K.J. Staley of the Young Democrats said, “It makes the companies think – okay this is a burden we have to eliminate it by creating jobs and more eco-friendly work environments to receive tax breaks.”
Domenic Leonardo of the Teenage Republicans rebutted the argument.
“Higher tax rates are just an incentive for companies to send there business overseas to save money. In sending them overseas more and more American jobs are being lost,” he said.
The arguments continued to include the issue of tax breaks. The Republicans stated that the rich are already paying enough. They should not be forced to pay anymore since they are contributing the most.
The Democrats countered this with the argument (based on charts they possessed on data of distribution of Americans money) that the rich should pay more on the grounds that they are making the most money. As it stands now the Democrats believe the ratios are unfair.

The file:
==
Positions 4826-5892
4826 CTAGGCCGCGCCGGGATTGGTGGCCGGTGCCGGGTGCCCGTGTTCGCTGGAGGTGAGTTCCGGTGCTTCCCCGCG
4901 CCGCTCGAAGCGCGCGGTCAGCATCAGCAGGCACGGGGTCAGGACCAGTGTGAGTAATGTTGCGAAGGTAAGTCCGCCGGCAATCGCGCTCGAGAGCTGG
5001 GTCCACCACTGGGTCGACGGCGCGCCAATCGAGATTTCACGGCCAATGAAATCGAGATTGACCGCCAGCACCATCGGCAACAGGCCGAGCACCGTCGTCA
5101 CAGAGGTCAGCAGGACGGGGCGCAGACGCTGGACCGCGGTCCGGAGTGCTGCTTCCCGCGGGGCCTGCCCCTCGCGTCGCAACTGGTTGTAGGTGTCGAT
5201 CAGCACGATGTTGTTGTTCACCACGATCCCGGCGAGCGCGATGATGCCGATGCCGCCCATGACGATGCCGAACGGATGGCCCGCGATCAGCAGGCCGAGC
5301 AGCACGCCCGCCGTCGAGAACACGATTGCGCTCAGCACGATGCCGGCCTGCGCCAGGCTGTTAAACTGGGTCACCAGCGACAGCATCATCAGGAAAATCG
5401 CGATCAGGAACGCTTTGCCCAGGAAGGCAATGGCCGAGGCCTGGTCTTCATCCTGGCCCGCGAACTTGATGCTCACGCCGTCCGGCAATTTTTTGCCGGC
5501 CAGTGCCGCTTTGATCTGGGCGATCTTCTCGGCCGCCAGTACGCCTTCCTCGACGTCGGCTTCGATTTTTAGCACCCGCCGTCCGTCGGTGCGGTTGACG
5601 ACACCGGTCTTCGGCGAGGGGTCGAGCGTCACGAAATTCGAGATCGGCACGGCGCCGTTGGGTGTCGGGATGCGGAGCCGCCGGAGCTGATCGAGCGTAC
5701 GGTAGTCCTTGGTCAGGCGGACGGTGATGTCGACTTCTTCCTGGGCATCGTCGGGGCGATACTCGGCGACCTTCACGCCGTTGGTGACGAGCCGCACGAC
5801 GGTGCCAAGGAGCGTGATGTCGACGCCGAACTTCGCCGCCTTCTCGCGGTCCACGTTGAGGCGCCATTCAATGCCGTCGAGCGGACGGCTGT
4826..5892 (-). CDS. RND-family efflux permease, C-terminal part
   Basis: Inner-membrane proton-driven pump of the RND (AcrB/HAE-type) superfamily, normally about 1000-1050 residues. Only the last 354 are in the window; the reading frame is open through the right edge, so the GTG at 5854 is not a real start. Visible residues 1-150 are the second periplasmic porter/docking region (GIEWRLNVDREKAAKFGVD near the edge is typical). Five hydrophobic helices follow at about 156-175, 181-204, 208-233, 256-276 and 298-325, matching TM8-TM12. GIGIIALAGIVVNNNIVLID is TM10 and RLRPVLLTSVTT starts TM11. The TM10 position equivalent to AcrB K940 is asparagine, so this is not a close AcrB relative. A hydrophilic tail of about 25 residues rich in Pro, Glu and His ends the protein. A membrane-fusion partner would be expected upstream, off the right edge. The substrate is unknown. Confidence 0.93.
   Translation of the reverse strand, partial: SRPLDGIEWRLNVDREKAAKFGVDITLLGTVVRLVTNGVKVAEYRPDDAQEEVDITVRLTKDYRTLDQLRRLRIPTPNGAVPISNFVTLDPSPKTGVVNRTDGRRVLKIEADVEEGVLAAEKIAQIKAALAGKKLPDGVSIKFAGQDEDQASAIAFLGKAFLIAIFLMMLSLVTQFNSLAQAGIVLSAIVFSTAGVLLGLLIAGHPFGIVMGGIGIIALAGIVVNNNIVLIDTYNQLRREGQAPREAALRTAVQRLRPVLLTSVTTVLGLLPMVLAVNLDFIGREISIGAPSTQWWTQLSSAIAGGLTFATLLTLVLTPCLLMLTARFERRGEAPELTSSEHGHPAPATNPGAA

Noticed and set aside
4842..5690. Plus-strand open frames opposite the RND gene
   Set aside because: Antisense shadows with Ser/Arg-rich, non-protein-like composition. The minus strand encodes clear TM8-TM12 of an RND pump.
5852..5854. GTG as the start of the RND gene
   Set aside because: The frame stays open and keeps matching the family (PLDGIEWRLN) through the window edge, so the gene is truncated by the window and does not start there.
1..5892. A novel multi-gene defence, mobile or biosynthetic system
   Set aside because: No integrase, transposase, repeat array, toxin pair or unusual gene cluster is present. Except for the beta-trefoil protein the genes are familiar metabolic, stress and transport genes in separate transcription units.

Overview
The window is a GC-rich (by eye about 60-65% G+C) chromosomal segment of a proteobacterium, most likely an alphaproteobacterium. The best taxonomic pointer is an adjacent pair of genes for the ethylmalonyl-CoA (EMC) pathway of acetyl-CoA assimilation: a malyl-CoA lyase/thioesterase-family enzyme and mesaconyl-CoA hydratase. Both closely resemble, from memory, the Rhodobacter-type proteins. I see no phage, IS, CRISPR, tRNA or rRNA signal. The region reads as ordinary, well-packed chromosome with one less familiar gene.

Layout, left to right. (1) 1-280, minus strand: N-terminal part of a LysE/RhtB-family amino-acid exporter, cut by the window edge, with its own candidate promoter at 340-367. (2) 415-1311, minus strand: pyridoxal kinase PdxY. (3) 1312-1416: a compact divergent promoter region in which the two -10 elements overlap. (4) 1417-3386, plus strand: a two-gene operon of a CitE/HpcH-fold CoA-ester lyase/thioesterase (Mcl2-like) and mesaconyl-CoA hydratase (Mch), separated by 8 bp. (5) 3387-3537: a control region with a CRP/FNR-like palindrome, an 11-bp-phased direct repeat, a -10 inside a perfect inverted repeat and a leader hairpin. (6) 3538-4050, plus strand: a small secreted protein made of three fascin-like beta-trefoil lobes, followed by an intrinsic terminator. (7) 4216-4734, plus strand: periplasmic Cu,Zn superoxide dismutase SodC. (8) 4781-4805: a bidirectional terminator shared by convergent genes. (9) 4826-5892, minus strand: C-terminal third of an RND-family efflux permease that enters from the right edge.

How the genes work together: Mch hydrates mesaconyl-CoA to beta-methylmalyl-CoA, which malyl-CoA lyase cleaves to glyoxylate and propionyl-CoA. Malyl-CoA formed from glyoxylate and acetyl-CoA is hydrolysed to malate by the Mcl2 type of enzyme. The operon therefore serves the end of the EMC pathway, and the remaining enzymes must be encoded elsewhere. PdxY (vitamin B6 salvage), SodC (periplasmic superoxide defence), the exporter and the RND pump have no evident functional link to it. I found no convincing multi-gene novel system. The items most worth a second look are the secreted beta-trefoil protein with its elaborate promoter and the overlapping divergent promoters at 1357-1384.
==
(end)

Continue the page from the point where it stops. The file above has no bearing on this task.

“The majority of the time, the rich are not paying these high rates because they are receiving government tax cuts anyway,” said Matt Kleyla of the Young Democrats.
As the tax debate heated up, both sides raised some very interesting points. Both sides found common ground in agreeing that before raising, or not raising taxes, the tax loopholes must be eliminated.
“We have to stop letting the big corporations get away with tax breaks like they did under Bush,” said Kleyla.
The Republicans appeared to be in general agreement with this.